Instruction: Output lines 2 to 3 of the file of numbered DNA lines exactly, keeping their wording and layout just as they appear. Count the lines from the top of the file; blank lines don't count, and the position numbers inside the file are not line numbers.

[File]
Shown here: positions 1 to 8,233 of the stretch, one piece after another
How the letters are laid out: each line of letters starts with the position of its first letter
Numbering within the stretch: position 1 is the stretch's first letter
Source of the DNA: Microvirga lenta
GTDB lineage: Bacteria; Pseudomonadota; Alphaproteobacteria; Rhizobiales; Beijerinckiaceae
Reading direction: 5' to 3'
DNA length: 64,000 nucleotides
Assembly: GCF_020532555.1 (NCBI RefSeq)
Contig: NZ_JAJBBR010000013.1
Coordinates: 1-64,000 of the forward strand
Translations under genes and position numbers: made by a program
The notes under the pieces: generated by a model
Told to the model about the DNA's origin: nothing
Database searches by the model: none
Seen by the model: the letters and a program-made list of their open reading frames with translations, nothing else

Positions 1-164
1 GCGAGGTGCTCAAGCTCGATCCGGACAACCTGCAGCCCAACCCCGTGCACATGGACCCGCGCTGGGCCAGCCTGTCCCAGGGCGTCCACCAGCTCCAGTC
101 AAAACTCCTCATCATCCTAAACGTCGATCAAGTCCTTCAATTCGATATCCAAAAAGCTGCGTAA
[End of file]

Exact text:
How the letters are laid out: each line of letters starts with the position of its first letter
Numbering within the stretch: position 1 is the stretch's first letter